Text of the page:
After Apple’s iCloud Private Relay suddenly stopped working via cellular connection, carriers like T-Mobile claimed the error was caused by a bug in iOS 15.2. Apple on Wednesday refuted such claims and reaffirmed that no changes were made to Private Relay in iOS 15.2.
Apple’s iCloud Private Relay is designed to protect your privacy by ensuring that when you browse the web in Safari, no single party — not even Apple — can see both who you are and what sites you’re visiting.
When Private Relay is enabled, your requests are sent through two separate, secure internet relays. Your IP address is visible to your network provider and to the first relay, which is operated by Apple. Your DNS records are encrypted, so neither party can see the address of the website you’re trying to visit. The second relay, which is operated by a third-party content provider, generates a temporary IP address, decrypts the name of the website you requested and connects you to the site. All of this is done using the latest internet standards to maintain a high-performance browsing experience while protecting your privacy.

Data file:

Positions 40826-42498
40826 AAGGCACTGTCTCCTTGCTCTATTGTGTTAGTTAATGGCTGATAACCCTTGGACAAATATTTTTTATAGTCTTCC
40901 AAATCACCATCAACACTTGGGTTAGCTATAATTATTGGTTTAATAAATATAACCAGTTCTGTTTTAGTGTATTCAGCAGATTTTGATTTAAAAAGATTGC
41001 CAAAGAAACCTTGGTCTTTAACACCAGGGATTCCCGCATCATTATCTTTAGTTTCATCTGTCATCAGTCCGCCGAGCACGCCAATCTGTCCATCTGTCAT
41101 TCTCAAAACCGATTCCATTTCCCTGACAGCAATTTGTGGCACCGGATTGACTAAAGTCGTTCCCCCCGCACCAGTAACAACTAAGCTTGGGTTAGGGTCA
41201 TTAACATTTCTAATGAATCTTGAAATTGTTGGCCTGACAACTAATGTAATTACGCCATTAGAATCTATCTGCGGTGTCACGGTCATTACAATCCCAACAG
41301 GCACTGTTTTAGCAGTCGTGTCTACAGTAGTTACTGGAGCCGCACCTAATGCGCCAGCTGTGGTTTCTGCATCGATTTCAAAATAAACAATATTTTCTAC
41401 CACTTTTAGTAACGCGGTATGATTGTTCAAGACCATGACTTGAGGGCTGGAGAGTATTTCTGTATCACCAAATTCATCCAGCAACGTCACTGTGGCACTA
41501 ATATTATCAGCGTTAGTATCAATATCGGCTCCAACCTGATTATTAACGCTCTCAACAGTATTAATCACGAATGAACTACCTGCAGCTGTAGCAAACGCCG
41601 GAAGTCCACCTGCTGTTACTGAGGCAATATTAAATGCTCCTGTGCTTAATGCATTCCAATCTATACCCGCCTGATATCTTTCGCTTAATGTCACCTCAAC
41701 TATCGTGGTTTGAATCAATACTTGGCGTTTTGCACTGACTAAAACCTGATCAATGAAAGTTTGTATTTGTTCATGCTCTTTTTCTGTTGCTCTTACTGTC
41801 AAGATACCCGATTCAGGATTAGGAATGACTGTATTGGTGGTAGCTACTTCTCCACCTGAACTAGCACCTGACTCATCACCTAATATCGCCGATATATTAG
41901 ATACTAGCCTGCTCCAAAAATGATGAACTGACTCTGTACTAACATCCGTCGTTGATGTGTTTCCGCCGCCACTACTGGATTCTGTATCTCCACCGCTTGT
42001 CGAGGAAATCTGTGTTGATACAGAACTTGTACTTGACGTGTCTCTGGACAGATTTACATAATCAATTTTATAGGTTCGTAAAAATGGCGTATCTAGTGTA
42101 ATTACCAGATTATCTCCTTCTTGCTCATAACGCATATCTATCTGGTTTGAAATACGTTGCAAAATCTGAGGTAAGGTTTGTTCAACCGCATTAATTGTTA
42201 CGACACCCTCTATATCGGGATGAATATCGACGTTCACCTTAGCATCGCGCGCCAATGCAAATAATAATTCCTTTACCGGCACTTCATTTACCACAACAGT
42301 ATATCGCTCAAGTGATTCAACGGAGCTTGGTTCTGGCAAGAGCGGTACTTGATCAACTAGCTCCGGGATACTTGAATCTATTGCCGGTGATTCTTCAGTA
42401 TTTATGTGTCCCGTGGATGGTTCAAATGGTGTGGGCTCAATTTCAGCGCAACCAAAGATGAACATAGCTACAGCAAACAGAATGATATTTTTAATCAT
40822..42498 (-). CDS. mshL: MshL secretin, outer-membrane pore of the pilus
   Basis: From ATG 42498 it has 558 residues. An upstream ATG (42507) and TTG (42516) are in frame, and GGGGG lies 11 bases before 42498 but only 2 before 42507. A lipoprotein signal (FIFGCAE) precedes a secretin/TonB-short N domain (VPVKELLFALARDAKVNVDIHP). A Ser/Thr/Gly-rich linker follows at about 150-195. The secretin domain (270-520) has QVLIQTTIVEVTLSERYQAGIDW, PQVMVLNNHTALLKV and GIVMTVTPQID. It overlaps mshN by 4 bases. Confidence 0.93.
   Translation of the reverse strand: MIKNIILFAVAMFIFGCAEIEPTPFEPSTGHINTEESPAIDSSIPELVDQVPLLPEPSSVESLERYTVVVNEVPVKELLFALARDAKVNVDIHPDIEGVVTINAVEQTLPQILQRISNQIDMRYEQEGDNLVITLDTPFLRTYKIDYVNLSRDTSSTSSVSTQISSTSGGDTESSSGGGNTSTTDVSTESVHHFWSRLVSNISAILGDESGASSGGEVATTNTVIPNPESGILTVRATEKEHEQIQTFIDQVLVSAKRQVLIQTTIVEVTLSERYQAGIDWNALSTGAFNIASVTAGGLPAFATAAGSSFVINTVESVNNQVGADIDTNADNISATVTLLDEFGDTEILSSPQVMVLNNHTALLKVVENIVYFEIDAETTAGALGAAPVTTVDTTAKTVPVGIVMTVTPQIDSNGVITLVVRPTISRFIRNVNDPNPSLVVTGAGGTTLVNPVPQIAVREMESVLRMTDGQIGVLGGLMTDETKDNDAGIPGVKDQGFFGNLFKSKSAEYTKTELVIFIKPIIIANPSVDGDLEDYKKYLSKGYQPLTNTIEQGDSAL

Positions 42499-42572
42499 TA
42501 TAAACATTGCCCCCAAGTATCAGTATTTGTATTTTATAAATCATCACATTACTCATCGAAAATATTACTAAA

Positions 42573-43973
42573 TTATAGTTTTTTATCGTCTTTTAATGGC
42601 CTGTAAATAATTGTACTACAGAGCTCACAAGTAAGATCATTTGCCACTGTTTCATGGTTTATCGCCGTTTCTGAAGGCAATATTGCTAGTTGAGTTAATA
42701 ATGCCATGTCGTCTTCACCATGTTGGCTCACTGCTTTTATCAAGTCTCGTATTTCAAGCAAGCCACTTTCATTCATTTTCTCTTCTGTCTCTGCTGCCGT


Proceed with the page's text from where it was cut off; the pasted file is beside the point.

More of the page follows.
In a statement to 9to5Mac, Apple said that none of its carrier partners have blocked iCloud Private Relay, and that there is no bug in iOS 15.2 that would prevent the feature from working.
…No carrier partners have blocked their users from taking advantage of Private Relay. No changes were made to iCloud Private Relay in iOS 15.2 that would have toggled the feature off. Users are encouraged to check their Settings to see if Private Relay is enabled on their device or for a specific network.
T-Mobile also sent a statement to 9to5Mac about the situation. This time, the carrier says that users may see the error message if they previously disabled the “Limit IP Address Tracking” option in the Cellular Data settings.
We wanted to update what we shared earlier. Apple doesn’t change customers’ settings when they update to iOS 15.2. Customers may see an error message if they previously toggled iCloud Private Relay or Limit IP Address Tracking off in their Cellular Data Options Settings. Apple has more details on their support page for this feature here.
MacDailyNews Take: T-Mobile got caught obfuscating, was called on it, and has now backtracked, tail between their legs.
In the future, T-Mobile would do well to remember how well business was going for them before they got the iPhone.
See also: Apple iPhone may have kept T-Mobile USA from losing nearly half a million customers last quarter – August 2, 2013
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